“The curtailment of fundamental freedoms of expression and assembly has created an environment of fear and intimidation. The long-term detention of political leaders has eroded the government and the judiciary’s legitimacy,” Mutunga said, recommending the Commonwealth to consider a “full range of options”.

The CMAG ruled to put the country on its agenda – a step short of suspension.

Even as they welcomed the ruling, the opposition could not hold back its disappointment. “Maybe there’s a mismatch between the expectations of the Maldivian people and the action taken by the international community,” said Hamid Abdul Ghafoor, an MUO spokesman. “[The ruling] is only marginal by the speed things are happening.”

He expressed regret over what he called India’s silence on the turmoil in the Maldives. Despite being a close ally, it had not taken a public stand even as the Maldives came under fire from other international partners, including the UN, the EU and the US. Meanwhile, a diplomat I spoke to last month said that the West applied targeted sanctions “only in exceptional circumstances”. And even so, this demand is unlikely to be granted without India’s support.

With little going for it, the MUO has been forced to set aside pre-conditons for all-party talks. It had stated earlier that there will be no talks unless the jailed and exiled leaders, including Nasheed and Nazim were released. But in his submission, Mutunga, the Commonwealth’s special envoy, had insisted that a dialogue was “badly needed”.

“The CMAG ruling is an indication to the group [MUO] that the Maldives issue has to be solved internally,” said Mohamed Shainee, the government’s representative for the all-party talks. “You can’t get legitimacy by staying away. There’s a proverb for that in English: out of sight, out of mind.”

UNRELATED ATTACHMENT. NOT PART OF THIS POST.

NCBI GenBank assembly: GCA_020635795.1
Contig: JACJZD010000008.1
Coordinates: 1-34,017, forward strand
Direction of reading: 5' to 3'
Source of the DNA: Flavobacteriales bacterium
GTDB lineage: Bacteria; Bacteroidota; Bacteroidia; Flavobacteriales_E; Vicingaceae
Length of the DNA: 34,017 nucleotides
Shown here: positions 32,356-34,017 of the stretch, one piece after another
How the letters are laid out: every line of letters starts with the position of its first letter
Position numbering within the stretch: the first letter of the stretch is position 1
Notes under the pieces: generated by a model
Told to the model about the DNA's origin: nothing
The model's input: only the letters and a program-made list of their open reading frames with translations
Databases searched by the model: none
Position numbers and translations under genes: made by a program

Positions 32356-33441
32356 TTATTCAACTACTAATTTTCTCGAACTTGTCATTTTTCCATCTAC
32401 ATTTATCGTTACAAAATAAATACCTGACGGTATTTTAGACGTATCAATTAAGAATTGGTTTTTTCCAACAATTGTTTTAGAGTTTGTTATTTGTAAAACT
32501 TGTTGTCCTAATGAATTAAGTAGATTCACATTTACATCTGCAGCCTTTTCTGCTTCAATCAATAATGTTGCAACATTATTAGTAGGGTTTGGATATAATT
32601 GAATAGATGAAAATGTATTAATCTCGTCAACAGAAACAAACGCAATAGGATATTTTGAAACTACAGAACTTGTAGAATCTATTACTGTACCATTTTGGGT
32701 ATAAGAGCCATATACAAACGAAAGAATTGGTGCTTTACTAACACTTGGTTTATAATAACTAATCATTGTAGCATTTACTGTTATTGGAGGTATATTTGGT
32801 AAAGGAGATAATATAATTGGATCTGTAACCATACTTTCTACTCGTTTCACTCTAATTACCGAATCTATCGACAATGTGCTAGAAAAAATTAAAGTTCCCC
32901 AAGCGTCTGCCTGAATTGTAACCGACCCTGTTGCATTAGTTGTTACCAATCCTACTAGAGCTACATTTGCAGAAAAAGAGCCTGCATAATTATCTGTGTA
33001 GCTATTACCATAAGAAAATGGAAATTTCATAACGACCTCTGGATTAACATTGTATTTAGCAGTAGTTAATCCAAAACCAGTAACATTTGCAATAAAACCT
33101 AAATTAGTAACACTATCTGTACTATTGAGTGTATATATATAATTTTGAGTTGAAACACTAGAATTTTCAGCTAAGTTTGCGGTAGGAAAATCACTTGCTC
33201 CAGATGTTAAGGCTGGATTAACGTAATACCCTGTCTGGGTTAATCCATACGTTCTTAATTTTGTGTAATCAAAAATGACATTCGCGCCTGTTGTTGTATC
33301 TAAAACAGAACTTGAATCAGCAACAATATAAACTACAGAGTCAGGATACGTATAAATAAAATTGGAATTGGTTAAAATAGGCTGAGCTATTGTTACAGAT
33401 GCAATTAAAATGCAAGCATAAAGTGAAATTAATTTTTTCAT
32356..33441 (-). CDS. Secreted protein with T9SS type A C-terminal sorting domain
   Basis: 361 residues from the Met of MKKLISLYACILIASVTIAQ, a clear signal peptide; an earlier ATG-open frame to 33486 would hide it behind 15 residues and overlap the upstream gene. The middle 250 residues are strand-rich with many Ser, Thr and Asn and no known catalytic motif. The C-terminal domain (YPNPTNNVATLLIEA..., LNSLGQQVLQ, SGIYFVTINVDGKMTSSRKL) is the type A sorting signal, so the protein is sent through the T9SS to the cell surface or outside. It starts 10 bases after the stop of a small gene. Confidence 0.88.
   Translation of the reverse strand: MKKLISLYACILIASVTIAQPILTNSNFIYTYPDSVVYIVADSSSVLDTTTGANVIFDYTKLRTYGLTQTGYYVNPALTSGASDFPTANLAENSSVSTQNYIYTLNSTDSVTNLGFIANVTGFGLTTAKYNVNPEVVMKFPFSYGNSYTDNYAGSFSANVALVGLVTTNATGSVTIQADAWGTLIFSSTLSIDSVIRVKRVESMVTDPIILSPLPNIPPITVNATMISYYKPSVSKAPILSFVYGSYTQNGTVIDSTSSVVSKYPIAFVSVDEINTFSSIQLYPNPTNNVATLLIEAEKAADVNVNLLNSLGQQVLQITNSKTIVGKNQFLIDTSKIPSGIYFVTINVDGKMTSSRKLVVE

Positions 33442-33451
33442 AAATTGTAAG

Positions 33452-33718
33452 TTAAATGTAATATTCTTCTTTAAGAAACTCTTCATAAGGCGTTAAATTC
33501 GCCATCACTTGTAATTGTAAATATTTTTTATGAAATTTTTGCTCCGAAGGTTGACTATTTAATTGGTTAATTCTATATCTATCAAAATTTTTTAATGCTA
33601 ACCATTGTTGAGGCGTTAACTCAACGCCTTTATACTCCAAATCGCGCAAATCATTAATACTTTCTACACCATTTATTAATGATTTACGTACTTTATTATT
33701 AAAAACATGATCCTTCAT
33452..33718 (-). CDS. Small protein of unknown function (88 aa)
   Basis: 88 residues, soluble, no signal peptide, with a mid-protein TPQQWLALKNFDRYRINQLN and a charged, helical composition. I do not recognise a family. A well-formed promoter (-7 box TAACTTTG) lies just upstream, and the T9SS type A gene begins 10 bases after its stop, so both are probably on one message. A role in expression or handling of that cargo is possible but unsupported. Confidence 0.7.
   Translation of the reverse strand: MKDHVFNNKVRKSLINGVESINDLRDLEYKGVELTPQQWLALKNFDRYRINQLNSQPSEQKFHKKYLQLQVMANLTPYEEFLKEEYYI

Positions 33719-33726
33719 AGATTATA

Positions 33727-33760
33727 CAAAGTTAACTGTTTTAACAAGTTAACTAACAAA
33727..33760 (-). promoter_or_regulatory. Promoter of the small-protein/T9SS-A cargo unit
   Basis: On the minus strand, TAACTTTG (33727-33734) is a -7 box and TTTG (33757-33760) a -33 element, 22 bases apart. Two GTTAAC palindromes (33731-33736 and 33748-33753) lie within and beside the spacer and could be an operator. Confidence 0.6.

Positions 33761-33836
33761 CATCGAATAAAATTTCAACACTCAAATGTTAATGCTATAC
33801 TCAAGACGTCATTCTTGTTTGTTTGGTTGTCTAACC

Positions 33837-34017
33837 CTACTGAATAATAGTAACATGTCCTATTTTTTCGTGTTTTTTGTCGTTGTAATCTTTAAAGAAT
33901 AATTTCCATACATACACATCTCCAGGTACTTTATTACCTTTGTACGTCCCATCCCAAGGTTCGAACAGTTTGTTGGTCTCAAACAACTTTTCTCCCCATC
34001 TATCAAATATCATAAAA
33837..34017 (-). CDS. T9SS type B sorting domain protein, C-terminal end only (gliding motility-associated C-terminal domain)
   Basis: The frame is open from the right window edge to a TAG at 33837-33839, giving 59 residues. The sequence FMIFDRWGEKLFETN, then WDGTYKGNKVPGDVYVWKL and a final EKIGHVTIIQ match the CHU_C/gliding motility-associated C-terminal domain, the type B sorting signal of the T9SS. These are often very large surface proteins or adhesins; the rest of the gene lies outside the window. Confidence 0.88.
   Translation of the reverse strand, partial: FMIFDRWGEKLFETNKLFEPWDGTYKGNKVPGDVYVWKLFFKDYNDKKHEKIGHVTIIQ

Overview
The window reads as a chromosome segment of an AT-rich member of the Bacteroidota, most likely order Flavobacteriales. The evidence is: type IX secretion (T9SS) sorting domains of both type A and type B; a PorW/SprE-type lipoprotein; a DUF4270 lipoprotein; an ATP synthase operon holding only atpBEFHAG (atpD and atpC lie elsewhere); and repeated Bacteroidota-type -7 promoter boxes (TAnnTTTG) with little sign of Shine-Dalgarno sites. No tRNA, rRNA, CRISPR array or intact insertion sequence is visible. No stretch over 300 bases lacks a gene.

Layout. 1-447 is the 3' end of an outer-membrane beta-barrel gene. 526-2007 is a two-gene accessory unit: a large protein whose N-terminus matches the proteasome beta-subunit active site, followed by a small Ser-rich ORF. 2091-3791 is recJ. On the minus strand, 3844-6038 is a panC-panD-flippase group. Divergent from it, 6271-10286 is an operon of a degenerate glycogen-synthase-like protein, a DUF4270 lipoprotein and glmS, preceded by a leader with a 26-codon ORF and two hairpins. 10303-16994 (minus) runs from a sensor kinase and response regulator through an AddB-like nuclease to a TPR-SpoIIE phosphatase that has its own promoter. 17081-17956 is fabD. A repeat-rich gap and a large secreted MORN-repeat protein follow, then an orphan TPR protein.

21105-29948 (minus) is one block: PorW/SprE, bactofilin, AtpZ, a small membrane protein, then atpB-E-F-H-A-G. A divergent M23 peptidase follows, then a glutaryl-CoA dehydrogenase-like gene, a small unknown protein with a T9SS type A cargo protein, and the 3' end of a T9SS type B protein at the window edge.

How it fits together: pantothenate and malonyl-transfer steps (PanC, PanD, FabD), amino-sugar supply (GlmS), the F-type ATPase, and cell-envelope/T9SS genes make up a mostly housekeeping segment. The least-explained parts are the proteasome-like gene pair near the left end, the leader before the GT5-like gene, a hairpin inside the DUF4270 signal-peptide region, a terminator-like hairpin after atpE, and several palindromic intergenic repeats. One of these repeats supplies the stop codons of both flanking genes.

Even as Shainee reiterates commitment to a dialogue, it is unclear how successful a new attempt may be, given the government’s past unwillingness to cede ground to the opposition, despite efforts brokered by the UN.

Dead end?

So what have been the achievements of the Maldives United Opposition so far? “That we have stayed together,” says Ghafoor.

But this is clearly not enough. This may be why the MUO now seeks to capitalize on a rift within the ruling Progressive Party of the Maldives.

On September 14, Nasheed told the media that he had joined hands with his political-nemesis, former President Maumoon Abdul Gayoom, Yameen’s half-brother who had ruled the country for 30 years. The 78-year-old had fallen out with Yameen publicly this July after his son was expelled from the ruling party. He continues to be an influential figure whose support might help turn tide in the PPM-dominated parliament.

The 53-member parliamentary group is Yameen’s main power base. With sanctions a long way off, and having failed to oust the president through protests or orchestrate his arrest, the opposition’s only avenue appears to be impeachment.

However, Gayoom, for the second time in a month, overruled Nasheed’s claims of an alliance. ‘A truth is a truth and a lie is a lie, even if you say it a thousand times,’ he tweeted.

Members of the opposition played down his rebuttal.

It is only when the parliament reconvenes on October 6 that one will see if the Gayoom-faithfuls within Yameen’s ranks will turn against him.

The opposition has now declared that its focus will be on the upcoming local council elections in January. After months of anticipation, there’s little evidence of any transition of government in the near future.

“It will only be seen when it comes out in the open,” says Ghafoor cryptically. “At this moment, everybody is marking time.”